How good this novel is can be demonstrated by its opening line: ""My name is Serena Frome (rhymes with plume) and almost 40 years ago [the early 1970's] I was sent on a secret mission for the British security service. I didn't return safely. Within eighteen months of joining I was sacked, having disgraced myself and ruined my lover, though he certainly had a hand in his own undoing." Yes, it's a "spy novel" in some sense; however only very loosely so. Too much said about the plot will ruin the effect for the reader though. I can say that the book is full of irony and simply wonderful.
Serena is one of the best characters that I've ever met in literature. She is so complex. As we meet her, we learn that she has gone to college at Cambridge (not too shabby) where she studied math after being forced to do so by her ambitious mother (instead of English and literature, which were Serena's passions and still are when we meet her - she literally can ingest one or two books a day on average and is a voracious and passionate reader). So, in many ways, this is a book about books and writing - it's also about inexperience/innocence, jealousy and relationships, betrayal and deceit. More so, it is about whether literature is still a valuable tool in modern society and whether books read as deeply as McEwan believes that they should be read will disappear.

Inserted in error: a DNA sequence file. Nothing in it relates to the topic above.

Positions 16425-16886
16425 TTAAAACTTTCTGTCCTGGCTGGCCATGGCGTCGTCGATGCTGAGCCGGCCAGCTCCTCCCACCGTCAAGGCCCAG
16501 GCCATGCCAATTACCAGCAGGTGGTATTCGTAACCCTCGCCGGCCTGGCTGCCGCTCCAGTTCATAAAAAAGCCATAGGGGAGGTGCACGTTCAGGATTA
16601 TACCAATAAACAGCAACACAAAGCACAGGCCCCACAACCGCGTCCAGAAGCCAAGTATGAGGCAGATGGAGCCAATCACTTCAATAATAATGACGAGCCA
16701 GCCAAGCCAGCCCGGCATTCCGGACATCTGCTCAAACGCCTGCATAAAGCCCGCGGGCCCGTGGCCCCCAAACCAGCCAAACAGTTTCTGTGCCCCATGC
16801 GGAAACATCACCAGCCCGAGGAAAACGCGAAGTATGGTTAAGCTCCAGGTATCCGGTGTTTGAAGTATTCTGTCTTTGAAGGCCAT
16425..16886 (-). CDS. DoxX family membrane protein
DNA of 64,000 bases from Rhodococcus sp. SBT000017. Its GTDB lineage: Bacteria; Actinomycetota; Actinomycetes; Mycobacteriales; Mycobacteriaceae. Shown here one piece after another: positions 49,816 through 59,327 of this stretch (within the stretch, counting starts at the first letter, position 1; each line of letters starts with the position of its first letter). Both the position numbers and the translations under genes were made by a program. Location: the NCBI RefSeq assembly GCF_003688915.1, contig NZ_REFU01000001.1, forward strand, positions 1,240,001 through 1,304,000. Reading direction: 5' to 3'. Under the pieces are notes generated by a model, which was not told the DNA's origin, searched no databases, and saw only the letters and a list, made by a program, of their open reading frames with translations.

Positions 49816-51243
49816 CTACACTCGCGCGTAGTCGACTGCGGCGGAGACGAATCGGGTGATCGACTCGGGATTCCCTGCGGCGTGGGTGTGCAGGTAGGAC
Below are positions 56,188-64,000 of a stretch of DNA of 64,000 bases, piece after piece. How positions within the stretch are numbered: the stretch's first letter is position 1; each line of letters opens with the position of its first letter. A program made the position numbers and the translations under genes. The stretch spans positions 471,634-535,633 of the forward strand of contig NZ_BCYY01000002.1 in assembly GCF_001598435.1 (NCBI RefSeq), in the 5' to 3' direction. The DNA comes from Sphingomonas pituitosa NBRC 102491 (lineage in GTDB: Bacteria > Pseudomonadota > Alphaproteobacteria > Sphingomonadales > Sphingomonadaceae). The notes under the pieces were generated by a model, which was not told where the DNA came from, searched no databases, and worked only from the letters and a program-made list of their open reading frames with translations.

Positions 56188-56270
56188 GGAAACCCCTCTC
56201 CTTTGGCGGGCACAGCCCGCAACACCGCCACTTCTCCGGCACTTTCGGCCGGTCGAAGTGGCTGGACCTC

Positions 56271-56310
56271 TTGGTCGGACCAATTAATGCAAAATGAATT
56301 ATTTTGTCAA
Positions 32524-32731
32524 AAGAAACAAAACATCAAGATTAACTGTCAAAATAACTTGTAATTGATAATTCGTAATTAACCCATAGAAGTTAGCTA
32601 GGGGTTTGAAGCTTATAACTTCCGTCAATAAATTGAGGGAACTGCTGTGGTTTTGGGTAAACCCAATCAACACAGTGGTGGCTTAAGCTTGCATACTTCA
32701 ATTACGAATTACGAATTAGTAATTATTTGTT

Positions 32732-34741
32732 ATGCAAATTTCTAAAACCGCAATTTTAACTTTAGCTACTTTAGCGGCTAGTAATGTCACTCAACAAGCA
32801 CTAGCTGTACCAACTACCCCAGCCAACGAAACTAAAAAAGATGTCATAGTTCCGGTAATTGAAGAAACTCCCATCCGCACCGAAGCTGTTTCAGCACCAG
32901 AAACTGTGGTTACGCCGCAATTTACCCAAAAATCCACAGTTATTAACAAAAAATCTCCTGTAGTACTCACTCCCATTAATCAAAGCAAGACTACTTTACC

McEwan, as usual, is a wonderful writer. This book brought me comfort in the way that a satisfying stew or roast could - it was something that I could sink my teeth into and savor and left me feeling satisfied and thoughtful in a pleasant way. His narrator is cheeky, warm, animated and intimate - we are allowed to see parts of her life that not everyone can see or would normally see. It's like we're eavesdropping on her conversations or reading her diary. As such, this novel was delightful and sublime.